Learners often approach a problem such as ‘Shade the inequality 2x + y < 6’ as a mechanical list of instructions: draw the graph of the equality 2x + y = 6 (with a dashed line here, since the inequality is < and not ≤); pick a test point that is not on the line and evaluate to see whether those x and y values do or do not satisfy the inequality; and then shade out the unwanted region, etc. This lesson aims to help learners visualize the value of a two-variable function such as f(x, y) = 2x + y across the entire coordinate plane by evaluating at many points, so that drawing lines, shading regions and testing points may be based on a sturdier understanding. Aims and Outcomes

• draw graphs of linear inequalities in two variables and interpret the solution sets given by regions in the coordinate plane Lesson Starter (15 min)

Learners could have mini-whiteboards with a square grid suitable for drawing axes and graphs.

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Alternatively, learners can draw axes, say, from –10 to 10 in both directions, on paper or in their books. Another option, depending on how many learners you have, and the layout of your room, is to seat learners in a rectangular array and label each person with coordinates. (Obviously do it upside down from your point of view so that that the learners see it the right way around!) The ‘origin person’ could either be near the centre of the room or be at the back-right corner (from the teacher’s perspective). Then say: • Put a cross somewhere where the y-coordinate is twice the x-coordinate or Stand up if your y-coordinate is twice your x-coordinate. • Stand up if your y-coordinate is more than twice your x-coordinate. (A lot more people should stand up this time.) • Stand up if your y-coordinate is at least twice your x-coordinate. • Stand up if the sum of your x- and y-coordinates is less than 5.’ • Stand up if the difference between your x- and y-coordinates is less than 3. • Stand up if your y-coordinate is less than 3 more than your x-coordinate. • (And so on . . .)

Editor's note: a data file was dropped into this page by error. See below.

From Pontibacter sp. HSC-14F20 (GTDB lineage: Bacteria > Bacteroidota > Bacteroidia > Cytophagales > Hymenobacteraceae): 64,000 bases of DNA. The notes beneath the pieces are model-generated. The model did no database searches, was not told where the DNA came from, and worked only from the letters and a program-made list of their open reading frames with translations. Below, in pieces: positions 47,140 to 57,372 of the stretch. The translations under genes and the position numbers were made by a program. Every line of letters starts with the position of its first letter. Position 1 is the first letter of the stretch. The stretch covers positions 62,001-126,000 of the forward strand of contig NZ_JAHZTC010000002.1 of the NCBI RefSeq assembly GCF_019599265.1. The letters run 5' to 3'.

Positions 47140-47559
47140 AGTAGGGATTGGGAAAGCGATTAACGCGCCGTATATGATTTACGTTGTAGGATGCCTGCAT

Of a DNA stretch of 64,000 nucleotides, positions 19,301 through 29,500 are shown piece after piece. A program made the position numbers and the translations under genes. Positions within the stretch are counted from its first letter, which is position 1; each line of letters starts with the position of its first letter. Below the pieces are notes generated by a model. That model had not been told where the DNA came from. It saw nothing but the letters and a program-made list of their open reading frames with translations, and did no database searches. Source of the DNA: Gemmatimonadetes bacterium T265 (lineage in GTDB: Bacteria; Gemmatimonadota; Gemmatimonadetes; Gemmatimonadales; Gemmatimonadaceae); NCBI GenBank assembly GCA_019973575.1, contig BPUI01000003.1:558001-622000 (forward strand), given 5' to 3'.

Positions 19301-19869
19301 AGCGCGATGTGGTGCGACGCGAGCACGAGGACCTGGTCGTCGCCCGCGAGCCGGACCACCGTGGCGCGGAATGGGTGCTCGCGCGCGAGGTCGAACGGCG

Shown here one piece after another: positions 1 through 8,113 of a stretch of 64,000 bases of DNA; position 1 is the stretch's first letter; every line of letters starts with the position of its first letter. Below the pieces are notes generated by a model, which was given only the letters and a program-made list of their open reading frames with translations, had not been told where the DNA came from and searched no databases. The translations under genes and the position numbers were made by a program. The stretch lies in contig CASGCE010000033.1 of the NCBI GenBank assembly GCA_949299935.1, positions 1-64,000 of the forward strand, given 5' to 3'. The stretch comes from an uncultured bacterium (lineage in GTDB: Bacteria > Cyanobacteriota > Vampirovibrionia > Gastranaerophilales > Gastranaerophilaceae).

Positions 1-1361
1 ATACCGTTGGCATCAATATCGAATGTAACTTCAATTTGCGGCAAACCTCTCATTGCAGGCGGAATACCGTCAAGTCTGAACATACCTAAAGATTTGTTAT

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At each stage, you can invite comments on who is standing and why. • Who hasn’t stood up yet? Invent a rule that will get you standing! • Invent a rule that will cause exactly four people to stand up. • Invent a rule that will cause only girls/boys to stand up. • Invent a rule that will cause everyone/no one to stand up. Main Lesson (20 min)

Give learners the Task Sheet and encourage them to fill in the correct numbers in the circles. The patterns in the answers should encourage self-checking as they go. When learners have completed the sheet, ask them to draw and shade another inequality, perhaps one containing a > or ≥ sign. Do you need to work out all the values? Why / why not? The idea of a ‘test point’ could emerge from this. Plenary (20 min)